COLUMBUS - State Senator Peggy Lehner (R-Kettering) today announced the Senate passage of Substitute House Bill 64, the state's two-year budget proposal, with a vote of 23-10. The bill includes substantial new funding for education and more than $1.75 billion in tax relief for hardworking Ohioans and small business owners. 

"This budget makes a tremendous investment in Ohio," said Lehner. "By cutting taxes for families and small businesses and increasing funding for our K-12 schools by nearly $1 billion, we are sending a message that Ohio is a state of unlimited opportunity and potential."

The Senate budget includes a number of amendments submitted by Senator Lehner, including:
  • Improving State Testing: A list of recommendations developed by the Senate Advisory Committee on Testing includes the following provisions: shortens the length and frequency of state tests, improves transparency by making tests more accessible to the public, and provides a "safe harbor" to ensure that students, teachers and schools are not penalized for results this year during the transition to a new testing system.
  • Promoting Early Childhood Education: Provides $40 million to help licensed child care programs move to higher tiers in the Ohio Department of Education's tiered quality and improvement system. The amendment also stipulates that a certain percentage of students must be served in schools rated at least three stars or above by 2025.
  • Increasing Parental Involvement: Establishes a five-year parental engagement pilot program partnering Dayton Early College Academy (DECA) with an institution of higher education. In an effort to improve student performance, DECA and its partner will offer coaching classes on parental involvement.

"These budget provisions represent months of collaboration with parents, teachers and schools to improve outcomes for Ohio's students," Lehner said. "First and foremost, we need to focus on positioning our students for success in the classroom and in the future workplace."

The Senate budget also includes an amendment to maintain the current Ohio Historic Preservation Tax Credit while requiring the Ohio Development Services Agency to study and prepare a report on the merits of converting the tax credit into a grant program.

Among the other major highlights in the bill, the Senate-passed budget:
  • Tax Cuts: Reduces Ohio’s income tax rate by 6.3 percent, returning $1.26 billion to taxpayers over the next two years, allowing Ohioans the opportunity to keep more of their hard-earned money.
     
  • Small Business Tax Relief: Eliminates the entire state tax burden on small businesses with income up to $250,000 and creates an innovative, new 3% flat tax for small businesses above that income level. This allows small businesses, the backbone of Ohio's economy, the opportunity to invest back into job creation and infrastructure.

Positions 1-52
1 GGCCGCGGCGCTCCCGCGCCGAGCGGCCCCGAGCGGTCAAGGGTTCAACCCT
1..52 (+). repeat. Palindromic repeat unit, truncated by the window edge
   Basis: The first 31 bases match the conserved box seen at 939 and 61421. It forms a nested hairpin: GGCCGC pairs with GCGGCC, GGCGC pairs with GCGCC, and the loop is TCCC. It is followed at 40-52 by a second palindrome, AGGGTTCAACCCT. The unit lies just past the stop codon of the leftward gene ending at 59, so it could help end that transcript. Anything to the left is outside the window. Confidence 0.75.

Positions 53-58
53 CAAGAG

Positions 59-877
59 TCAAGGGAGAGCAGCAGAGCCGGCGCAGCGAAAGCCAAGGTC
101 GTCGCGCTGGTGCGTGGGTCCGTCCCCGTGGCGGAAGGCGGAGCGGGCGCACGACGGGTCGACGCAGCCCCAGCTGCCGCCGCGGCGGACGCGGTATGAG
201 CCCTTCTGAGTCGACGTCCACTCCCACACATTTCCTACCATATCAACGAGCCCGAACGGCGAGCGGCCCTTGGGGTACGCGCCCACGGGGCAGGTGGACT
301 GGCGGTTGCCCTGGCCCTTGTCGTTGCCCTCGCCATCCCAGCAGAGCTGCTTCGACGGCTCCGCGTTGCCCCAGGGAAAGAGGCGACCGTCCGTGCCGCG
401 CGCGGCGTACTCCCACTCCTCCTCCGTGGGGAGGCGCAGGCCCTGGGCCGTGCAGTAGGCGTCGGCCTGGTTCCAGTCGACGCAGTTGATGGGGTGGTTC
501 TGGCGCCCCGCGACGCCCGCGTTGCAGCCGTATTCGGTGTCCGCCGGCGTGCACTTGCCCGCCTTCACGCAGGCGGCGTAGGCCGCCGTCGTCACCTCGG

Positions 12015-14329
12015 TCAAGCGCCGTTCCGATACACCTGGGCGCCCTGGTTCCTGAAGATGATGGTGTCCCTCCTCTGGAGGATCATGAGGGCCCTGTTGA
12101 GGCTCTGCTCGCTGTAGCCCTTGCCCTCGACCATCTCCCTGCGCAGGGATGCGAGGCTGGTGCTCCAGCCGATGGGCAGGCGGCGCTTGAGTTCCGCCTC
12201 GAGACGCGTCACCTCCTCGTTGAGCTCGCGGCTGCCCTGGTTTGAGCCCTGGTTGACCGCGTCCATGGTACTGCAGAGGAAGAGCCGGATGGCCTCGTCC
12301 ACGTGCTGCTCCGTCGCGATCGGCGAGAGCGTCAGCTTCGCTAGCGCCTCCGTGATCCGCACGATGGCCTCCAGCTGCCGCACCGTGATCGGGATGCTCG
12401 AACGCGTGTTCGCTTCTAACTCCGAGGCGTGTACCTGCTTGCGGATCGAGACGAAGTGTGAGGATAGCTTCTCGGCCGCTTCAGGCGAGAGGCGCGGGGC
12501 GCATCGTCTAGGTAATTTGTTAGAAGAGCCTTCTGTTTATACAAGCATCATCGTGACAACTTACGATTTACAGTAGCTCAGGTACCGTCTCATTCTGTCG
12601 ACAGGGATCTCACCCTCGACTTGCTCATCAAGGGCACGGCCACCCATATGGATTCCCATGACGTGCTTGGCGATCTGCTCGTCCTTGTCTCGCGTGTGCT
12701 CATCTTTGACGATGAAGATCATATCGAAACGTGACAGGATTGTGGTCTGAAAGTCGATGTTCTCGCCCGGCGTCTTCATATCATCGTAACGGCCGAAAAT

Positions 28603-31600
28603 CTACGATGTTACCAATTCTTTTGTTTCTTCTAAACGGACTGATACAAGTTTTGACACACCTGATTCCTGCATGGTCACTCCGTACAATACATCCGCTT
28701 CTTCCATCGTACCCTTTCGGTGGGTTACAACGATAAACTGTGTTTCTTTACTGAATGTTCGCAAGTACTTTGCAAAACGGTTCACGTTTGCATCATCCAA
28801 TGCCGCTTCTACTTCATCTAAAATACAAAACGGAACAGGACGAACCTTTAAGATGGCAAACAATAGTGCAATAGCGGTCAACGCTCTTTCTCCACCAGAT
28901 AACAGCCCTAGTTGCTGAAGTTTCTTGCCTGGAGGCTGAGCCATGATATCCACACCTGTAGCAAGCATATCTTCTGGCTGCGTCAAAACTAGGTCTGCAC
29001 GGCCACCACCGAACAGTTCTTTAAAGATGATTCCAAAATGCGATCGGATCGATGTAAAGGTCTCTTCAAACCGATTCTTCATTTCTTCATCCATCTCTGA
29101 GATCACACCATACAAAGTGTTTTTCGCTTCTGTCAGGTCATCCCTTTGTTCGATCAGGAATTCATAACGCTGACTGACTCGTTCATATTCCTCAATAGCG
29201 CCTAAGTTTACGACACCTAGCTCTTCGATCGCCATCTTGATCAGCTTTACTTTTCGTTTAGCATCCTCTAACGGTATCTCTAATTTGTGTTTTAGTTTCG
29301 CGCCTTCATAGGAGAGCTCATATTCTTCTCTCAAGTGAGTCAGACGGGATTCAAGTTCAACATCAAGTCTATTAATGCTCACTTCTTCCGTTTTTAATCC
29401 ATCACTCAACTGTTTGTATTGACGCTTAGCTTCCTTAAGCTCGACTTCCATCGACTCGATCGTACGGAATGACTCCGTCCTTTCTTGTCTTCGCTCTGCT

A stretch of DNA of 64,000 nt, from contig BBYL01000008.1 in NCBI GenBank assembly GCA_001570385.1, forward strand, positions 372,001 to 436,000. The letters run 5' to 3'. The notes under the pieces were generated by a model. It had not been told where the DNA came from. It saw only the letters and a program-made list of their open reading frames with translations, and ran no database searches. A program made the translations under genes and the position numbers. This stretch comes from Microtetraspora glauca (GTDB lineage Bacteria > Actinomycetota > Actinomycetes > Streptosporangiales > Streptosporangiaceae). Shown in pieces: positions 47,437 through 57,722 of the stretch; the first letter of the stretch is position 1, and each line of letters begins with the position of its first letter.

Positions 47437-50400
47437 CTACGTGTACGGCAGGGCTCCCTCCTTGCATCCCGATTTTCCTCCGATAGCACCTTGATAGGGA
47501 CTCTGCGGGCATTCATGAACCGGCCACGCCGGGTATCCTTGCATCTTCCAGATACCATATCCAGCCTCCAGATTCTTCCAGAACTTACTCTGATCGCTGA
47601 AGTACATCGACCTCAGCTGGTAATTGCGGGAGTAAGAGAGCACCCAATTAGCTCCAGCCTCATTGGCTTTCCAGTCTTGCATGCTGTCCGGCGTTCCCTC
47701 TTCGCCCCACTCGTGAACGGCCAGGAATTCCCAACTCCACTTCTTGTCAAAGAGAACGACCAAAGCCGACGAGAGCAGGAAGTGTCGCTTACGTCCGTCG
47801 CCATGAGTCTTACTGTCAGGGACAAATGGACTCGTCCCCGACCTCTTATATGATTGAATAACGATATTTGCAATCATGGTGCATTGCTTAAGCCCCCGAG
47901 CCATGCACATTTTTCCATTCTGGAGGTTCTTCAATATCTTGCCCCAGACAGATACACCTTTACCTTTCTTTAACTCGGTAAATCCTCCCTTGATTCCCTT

• Reduces Spending: Spends less overall than any previous state budget plan introduced this year to date. It also reduces proposed overall Medicaid spending by more than $1 billion, giving the state the opportunity to focus on finding efficiencies and improved patient outcomes.
     
  • Investing in K-12: Invests more than $935 million new dollars into students and schools over the next two years ($351.5 million in FY16 and maintains that additional funding in FY17 and adds $233 million more) and holds all districts harmless to FY15 funding amounts. It provides an opportunity for predictability and sustainability for school districts, driving additional dollars to low-wealth, low-capacity districts while ensuring more districts are on the funding formula. The Senate-passed version of the budget also implements various testing reform recommendations of the Senate Advisory Committee on Testing, such as reducing hours of required testing.
     
  • Higher Ed Affordability and Support: Makes the largest state investment in SSI (state share of instruction) for higher education in eight years. The bill also gives college students and their families the opportunity for a more affordable college education by instituting a two-year freeze on tuition rate increases and requiring Ohio’s public universities and colleges to find ways to reduce student costs by five percent.
     
  • Support for Essential Services: Appropriates $33 million over the biennium to the Department of Developmental Disabilities' Medicaid Services to correct unintentional funding reductions from caseload estimates. It also restores or provides additional funding for essential services, such as pregnancy care, breast and cervical cancer screenings for women, foodbank services, various healthcare, arts and youth programs, all of which give Ohioans opportunities to improve their lives, health and economic situations.
The bill will now return to the Ohio House of Representatives, where it is expected to be referred to a conference committee that will reconcile differences between the House and Senate versions. The Ohio Constitution requires that the budget be balanced, and by law, the bill must be signed by the Governor on or before July 1.

The Ohio Channel will begin broadcasting the Conference Committee at 10:00am on Friday, June 19, 2015. To watch the live stream, visit http://www.ohiochannel.org/
 
 
 
  
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